Mara #1 by Brian Wood. This was interesting not sure if I'll stick with it or not. This takes place in the future and focuses on the best volleyball player in the world who develops some kind of powers.

Venom vol. 1, I've never been much of a fan, but I had heard some good things with Flash Thompson as the new Venom. This first volume was okay, but I doubt I will be back for the second volume (unless I can get it super cheap).  Too much happens without much explanation. Like in issue 2: how did Kraven the Hunter get to the Savage Land? How did he find Venom there? Why is he hunting him?

Also, XIII volume 1. The Day of the Black Sun, a series clearly inspired by the Bourne Identity. The first volume was good enough though. I read the first issue when it was published by Alias amd then forgot to order the later comics. Cinebook is now reprinting the entire series, it was first published in Belgium and began in the '80s. I think  they are still original stories though.

Another book I got from the library was Skinwalker. It was a collection of a four-issue miniseries from Oni Press about 10 years ago. I found issue #2 in the quarter bin ages ago, and it was nice to have the whole story.

The story is set on a Native American reservation, and follows the adventures of Ann Adakai, a Navajo Tribal Police Officer, and Greg Haworth, an FBI agent, who both find themselves trying to catch an odd serial killer. The killer has misused and perverted a tribal ritual known as skinwalking -- skinning an animal and wearing the pelt in order to assume its guise and abilities. Our killer has found a way to make it work by skinning people. Yeah, it's gruesome, but not especially gory; at least, no worse than the average issue of Hellblazer. (Good thing, too, as that's about my limit on the scale of unpleasant-to-look-at.)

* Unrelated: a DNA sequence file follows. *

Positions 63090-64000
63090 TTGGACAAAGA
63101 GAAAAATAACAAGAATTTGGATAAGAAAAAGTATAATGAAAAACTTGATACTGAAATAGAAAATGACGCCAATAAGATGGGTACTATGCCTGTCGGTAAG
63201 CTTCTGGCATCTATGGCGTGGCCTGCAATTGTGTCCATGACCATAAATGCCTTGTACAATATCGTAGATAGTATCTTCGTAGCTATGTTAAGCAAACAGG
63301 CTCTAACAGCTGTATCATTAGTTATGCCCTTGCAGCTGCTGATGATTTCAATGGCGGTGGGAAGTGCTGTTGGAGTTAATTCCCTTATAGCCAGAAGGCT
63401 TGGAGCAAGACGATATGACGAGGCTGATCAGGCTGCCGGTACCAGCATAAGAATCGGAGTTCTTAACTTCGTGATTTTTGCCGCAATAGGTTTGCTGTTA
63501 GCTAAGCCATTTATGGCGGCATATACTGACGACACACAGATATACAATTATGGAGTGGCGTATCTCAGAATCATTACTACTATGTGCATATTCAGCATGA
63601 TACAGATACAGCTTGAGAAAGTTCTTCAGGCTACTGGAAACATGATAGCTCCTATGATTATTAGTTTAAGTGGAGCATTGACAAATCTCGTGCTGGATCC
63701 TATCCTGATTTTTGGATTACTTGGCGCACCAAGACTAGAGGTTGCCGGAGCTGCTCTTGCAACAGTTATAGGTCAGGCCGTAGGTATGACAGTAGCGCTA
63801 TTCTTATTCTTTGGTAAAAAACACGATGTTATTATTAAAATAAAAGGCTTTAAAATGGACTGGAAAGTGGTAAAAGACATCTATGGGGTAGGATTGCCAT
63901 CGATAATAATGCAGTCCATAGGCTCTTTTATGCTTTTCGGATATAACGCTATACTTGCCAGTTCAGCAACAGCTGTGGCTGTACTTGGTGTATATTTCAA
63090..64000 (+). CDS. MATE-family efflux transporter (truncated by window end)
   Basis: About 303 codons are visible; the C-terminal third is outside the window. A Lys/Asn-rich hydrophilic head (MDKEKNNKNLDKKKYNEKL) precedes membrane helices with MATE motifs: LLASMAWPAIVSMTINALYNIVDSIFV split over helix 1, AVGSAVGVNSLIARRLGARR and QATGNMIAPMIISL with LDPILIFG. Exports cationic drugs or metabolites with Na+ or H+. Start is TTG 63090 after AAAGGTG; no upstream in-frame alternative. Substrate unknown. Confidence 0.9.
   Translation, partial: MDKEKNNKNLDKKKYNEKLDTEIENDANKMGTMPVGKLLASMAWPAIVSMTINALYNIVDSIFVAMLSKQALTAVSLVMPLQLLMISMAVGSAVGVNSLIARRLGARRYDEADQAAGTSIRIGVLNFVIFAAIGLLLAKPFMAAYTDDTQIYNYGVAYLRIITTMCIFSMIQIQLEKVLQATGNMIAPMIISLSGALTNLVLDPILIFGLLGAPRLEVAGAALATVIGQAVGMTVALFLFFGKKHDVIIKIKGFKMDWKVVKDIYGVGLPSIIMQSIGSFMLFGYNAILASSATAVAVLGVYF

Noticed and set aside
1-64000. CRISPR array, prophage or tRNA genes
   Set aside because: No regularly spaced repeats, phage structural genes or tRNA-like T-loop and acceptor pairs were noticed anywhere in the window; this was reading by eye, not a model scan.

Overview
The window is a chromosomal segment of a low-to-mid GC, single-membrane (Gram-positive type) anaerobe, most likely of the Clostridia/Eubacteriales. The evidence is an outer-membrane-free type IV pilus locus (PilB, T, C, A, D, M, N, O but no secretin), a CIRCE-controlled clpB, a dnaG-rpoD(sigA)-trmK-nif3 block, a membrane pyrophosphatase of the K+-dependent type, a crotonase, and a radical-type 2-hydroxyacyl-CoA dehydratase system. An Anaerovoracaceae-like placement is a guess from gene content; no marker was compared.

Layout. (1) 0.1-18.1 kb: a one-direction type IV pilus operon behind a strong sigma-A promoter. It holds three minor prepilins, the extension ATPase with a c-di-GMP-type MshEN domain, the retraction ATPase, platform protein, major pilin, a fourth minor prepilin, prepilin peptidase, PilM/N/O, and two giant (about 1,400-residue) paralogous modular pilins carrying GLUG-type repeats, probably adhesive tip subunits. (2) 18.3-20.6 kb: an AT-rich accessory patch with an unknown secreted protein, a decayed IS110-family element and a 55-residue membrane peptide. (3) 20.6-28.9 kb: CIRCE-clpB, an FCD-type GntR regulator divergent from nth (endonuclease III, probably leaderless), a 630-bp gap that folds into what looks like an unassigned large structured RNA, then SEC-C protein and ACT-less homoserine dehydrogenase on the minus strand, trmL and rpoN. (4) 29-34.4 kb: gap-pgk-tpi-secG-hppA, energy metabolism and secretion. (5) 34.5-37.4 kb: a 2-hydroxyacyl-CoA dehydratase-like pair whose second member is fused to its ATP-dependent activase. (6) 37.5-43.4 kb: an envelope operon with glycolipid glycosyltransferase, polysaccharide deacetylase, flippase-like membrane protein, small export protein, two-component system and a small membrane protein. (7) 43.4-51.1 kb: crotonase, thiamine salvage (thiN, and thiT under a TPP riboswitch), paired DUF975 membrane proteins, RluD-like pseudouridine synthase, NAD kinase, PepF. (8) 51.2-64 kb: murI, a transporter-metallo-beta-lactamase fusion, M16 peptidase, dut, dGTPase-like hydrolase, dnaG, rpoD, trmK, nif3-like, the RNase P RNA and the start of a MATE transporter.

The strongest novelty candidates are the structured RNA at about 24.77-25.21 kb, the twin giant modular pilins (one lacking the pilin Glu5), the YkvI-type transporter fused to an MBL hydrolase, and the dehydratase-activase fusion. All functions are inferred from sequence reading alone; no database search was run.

Being the fan of police procedurals that I am, I liked this series; it really got the kind of antagonism between cops and feds that I've learned exists, and it captures the world of the Navajo very comprehensively as well as FBI culture which grounds the series and is key to making it work.

Wow, this sounds pretty similar to Scalped.

Maybe so; I never read Scalped

The thing here is, our serial killer has some kind of magic at work so that, when he dons the skin of the person, he becomes that person for a while ... but it doesn't last, which is why he has to kill again and again. That figures into the mystery, too.

I think that was also the first episode of The Dresden Files.